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The Sellars method: How a master director coaches singers toward greatness

During a recent SongFest public master class, the director Peter Sellars was coaching Mishael Eusebio, a poised tenor who told Sellars to call him Mish and brought confident emotion to Aaron Copland’s arrangement of the old American song “The Boatman’s Dance.”

Sellars asked that the boatman call be a more droning refrain evoking the placid expanse of the Ohio River, and that Mish “get down” for the song’s high-spirited quickstep chorus. “Do you dance?” Sellars asked. The tenor smiled without otherwise answering.

Repeating the number, Eusebio nonchalantly threw in three or four remarkably polished tap dance steps for the chorus, causing song and singer to come spectacularly to life. Sellars yelled, “Yeeeeesss!” into his mike. Eusebio flashed that same sly smile.

Earlier, another tenor, Zhengyi Bai, sang “Total Eclipse” from Handel’s “Samson,” and Sellars suggested the opposite tact. Bai had attempted to be a Samson bewailing blindness in hammy operatic fashion. Sellars had him make it personal. “Sit and sing from inside,” he said, placing Bai on a chair and having him sing down lower and lower. “Sing from that place where you are struggling with the blindness that is inside yourself.” This too proved transformative.

Sellars, of course, is well known for his probing productions of traditional opera that reflect on the concerns of the present, whether in how we process emotions or cope with political issues. He is acknowledged as a force in the creation of  important new work, particularly having inspired the major operas of John Adams and Kaija Saariaho. He is a notable teacher and festival director.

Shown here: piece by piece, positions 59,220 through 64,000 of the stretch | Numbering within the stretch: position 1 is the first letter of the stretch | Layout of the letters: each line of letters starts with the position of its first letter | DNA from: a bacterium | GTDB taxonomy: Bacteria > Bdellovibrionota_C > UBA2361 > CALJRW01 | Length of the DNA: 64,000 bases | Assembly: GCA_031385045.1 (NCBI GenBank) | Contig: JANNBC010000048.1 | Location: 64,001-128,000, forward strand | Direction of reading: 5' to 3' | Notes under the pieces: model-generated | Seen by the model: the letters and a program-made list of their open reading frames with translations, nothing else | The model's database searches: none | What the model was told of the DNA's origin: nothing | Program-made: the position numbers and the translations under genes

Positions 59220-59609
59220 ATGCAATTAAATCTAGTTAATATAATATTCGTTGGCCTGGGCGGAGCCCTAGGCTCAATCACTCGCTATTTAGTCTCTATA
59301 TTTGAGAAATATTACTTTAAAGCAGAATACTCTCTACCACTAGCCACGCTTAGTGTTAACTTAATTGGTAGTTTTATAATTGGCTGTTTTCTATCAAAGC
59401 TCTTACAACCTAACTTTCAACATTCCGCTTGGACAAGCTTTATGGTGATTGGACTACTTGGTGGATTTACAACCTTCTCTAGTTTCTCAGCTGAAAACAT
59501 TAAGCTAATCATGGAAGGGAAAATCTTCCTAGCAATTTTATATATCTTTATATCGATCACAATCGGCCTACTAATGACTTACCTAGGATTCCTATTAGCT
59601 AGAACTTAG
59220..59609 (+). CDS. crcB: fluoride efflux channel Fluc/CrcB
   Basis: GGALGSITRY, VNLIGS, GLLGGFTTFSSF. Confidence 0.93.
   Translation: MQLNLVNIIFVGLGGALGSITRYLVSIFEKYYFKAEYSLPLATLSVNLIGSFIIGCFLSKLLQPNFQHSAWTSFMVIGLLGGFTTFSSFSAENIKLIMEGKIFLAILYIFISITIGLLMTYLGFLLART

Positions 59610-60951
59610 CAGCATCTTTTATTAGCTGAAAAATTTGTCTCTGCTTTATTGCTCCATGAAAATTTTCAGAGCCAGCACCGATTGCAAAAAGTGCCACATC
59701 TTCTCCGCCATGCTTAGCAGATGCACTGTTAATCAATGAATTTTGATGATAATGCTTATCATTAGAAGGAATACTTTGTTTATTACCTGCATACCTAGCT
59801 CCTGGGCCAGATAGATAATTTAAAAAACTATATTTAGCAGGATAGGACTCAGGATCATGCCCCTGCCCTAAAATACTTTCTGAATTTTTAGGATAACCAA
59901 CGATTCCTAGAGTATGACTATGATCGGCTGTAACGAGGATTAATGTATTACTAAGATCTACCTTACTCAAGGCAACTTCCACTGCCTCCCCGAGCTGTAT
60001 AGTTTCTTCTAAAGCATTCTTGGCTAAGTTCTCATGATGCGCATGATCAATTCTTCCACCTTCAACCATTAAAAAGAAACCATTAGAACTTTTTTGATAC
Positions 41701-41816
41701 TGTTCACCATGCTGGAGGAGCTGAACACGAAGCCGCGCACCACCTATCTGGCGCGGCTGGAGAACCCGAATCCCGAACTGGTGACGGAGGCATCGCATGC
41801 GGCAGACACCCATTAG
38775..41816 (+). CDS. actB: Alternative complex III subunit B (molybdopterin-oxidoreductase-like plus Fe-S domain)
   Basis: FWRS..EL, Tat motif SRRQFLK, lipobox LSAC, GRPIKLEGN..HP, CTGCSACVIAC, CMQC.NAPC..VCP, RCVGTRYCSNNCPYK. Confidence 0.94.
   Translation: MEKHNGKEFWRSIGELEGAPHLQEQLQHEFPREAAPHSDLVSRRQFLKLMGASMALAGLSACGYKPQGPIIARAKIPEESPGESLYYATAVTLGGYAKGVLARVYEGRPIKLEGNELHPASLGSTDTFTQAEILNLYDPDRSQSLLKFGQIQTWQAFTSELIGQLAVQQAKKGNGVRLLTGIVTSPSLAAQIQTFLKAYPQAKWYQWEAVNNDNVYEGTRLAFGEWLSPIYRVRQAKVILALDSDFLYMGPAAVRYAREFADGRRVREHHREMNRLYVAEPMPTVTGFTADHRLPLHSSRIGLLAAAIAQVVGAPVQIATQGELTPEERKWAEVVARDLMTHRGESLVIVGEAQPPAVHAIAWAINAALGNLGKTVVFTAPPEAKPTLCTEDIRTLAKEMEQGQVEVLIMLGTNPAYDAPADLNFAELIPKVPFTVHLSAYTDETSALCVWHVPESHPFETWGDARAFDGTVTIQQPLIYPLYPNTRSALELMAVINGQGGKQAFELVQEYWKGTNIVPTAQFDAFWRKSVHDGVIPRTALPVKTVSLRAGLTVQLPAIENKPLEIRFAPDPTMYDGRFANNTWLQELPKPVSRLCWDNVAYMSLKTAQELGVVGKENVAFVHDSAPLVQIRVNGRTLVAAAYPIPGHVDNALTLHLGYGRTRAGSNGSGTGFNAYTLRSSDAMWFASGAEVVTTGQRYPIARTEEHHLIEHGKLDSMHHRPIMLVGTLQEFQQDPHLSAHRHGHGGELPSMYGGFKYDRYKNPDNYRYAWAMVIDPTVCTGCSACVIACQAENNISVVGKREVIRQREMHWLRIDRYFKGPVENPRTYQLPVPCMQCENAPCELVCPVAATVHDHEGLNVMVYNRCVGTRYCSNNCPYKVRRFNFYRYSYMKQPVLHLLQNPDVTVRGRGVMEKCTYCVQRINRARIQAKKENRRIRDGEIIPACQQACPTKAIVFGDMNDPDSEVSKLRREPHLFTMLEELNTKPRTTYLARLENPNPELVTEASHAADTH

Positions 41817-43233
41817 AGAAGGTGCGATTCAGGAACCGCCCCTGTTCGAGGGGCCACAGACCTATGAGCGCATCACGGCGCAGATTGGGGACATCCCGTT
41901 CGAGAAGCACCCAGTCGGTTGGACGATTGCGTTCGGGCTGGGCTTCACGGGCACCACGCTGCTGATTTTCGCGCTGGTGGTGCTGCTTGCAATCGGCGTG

Less attention, however, has been given to Sellars’ role in the creation of several of the most important singers of our time.

Over the last three decades, I’ve watched one singer after another fall under Sellars’ spell. Among those from whom he released the potential for a kind of dramatic depth I doubt the singers knew they had in them have been soprano Dawn Upshaw, countertenor David Daniels and, most recently, America’s baritone-of-the-moment, Eric Owens. All were outstanding singers, but only after being taken under Sellars’ wing did they turn into totally committed artists able to produce theatricality from their every pore.

Now there are two more. Julia Bullock and Davóne Tines were the sensation of the Ojai Music Festival, of which Sellars was this year’s music director this month. At Ojai, Sellars spoke of Bullock as someone who reminded him of the late Lorraine Hunt Lieberson, possibly the most astonishingly dramatic opera singer since Maria Callas.

Hunt Lieberson stands out as having been a Sellars creation from the beginning. He put her in her first opera (and his own breakthrough) production, Handel’s “Giulio Cesare,” in 1985, and it so happened that while coaching seven students in the vocal training program at the Colburn School on Sunday, Sellars gave a few hints of how he did it. A SongFest mezzo, Phoebe Haines, chose Sesto’s aria, “L’angue Offeso,” that Hunt Lieberson (then just Lorraine Hunt) sang in the opera. 

Seeking to revenge his slain father, Sesto cannot rest until, like an offended serpent, his venom has been spent in the blood of the offender. In Sellars’ production, which he filmed for video in 1990, Hunt takes a deadly snake to her arm, infecting herself with its poison. With an indelible intensity, she creates the sensation of a crazy-making drug running through the blood stream.